Students in the Yukon School District fared better than their counterparts in statewide testing, according to results released this week by the school district’s administration.
The district has kept a tight lid on the results since the preliminary data was released in October, preferring to provide the information to the public and the school board at the same time.
However, the results appear to be favorable for the district, even though they are well below results from previous years.
According to the results, which are part of a “total reset,” Yukon students scored well above the state average in every category with the exception of 10th-grade science.
Desarae Witmer, Yukon’s executive director of curriculum, said 13 percent of Yukon’s students who took the test scored as being at or above proficient. The state average was 19 percent.
Witmer said the results were disappointing, but not surprising. Most Yukon students take science or biology during their freshman year. The test is only given to sophomores who are currently taking the class.
“We are pleased, but we are not satisfied,” said Witmer.
Superintendent Dr. Jason Simeroth said the district is in a good spot.
All of the schools across the district fared well, Witmer said.
Over all, third-grade students scored in the 58 percent range, meaning 58 percent of the students scored as being proficient in English. That is well above the 39 percent statewide average.
Breaking down the results further, all categories of third-grade students scored above state average. That includes categories such as English Learners, where 16 percent scored proficient in English. The state average was 12 percent.
Forty-four percent of Hispanic students scored proficient in Yukon. The state average was 24 percent.
Witmer said there is no way to compare this year’s scores with those from previous years.
The change was prompted because scores received during the 2015 testing season, which showed a high number of students at or above proficient were questioned after random testing showed significantly fewer students were proficient.
An example was fourth-grade math, where 72 percent of Oklahoma students were shown to be proficient under the previous method. However, when the random National Assessment of Education Progress test was administered, only 37 percent of students were shown to be proficient.
The 2016-17 results showed that 41 percent of state fourth-graders were proficient in math. In Yukon, that number was 63 percent proficient and only 9 percent were unsatisfactory.
State schools Superintendent Joy Hofmeister called this year’s results a “total reset.”
“Over the past three years, Oklahoma has undertaken transformational work needed to ensure all of our students are prepared for the next steps after high school graduation. We have eliminated a culture of over-testing that robbed classrooms of valuable instructional time and failed to lead to academic gain. In a teacher-driven process, we developed academic standards and assessments that accurately reflect the skills and knowledge our kids will need for college or the workforce of the future,” Hofmeister said.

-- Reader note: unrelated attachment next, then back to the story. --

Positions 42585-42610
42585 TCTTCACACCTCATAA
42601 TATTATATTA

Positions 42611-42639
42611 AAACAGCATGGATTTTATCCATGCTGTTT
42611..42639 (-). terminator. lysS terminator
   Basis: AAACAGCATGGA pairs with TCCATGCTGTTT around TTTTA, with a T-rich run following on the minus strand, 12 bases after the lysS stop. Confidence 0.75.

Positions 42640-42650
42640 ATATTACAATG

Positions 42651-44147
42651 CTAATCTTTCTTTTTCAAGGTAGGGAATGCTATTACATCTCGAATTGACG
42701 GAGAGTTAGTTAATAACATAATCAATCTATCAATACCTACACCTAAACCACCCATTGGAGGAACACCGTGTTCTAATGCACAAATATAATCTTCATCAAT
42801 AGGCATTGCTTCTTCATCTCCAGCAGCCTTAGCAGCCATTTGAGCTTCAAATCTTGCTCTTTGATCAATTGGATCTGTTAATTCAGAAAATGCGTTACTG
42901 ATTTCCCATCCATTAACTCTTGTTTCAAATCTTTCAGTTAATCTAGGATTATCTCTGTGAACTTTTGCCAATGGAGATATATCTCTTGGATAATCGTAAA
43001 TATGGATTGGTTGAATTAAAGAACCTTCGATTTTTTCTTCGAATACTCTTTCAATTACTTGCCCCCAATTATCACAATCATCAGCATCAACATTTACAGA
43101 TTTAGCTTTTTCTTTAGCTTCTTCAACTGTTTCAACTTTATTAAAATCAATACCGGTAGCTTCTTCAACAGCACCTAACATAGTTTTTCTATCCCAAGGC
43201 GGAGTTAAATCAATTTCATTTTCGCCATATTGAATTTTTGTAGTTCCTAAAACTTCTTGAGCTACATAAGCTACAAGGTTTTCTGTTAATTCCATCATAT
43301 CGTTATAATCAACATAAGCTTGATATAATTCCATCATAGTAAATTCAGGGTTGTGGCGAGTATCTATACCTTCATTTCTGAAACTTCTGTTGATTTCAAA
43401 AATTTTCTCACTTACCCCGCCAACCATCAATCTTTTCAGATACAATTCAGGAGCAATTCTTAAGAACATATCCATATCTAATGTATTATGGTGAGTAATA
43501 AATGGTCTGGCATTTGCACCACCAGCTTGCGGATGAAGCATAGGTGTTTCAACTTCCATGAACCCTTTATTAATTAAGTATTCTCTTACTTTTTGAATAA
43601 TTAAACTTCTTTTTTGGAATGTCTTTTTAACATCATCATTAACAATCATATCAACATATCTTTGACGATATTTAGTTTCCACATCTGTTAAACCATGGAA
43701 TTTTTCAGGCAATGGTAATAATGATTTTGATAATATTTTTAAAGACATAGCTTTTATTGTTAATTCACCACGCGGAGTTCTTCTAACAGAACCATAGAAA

“There is not really anyway to compare this year with previous years, but when you compare Yukon schools to the state average, we did exceptionally well,” she said.
Among the test scores, all five Yukon elementary schools scored well above the state average for third-grade English.
At the fourth-grade level, the state average was 37, and Yukon scored an average of 48 percent.
At the fifth-grade level for English, 40 percent of students statewide score proficient. In Yukon, that number was 55 percent;
Sixth-grade English was among the areas where Yukon was just above the state average, with 43 percent of students scoring proficient. Statewide, that number was 40 percent.
Forty-five percent of Yukon students in the seventh grade scored proficient, while 42 percent of eighth-grade students did. Both were well above the state average of 34 percent in seventh-grade and 35 percent in eighth-grade.
At the high school level, 44 percent of Yukon’s 10th-grade students were at or above proficient. The statewide average was 36 percent.
In math, Yukon’s third-graders scored more than 20 points higher than the state average. Sixty-five percent were proficient compared to 44 percent statewide.
Similar numbers were seen in fourth and sixth grades.
In the fourth grade, 63 percent of Yukon students were scored as proficient. Statewide, only 41 percent were.
In the fifth-grade, 35 percent statewide were proficient, while in Yukon 61 percent were proficient.
Science tests were administered to students in the fifth, eighth and 10th grades.
Only the 10th grades students scored below the state average. Witmer said most of Yukon’s students take biology classes in ninth grade, when the statewide test is not administered.
“There is a lot of room for us to grow,” she said.
“Overall, we’re happy with what we have. Overall, we are happy to get a baseline. It shows us where we need to focus our attention and were we need to celebrate our successes and replicate our best practices. It allows us to start setting goals to grow our kids,” Witmer said.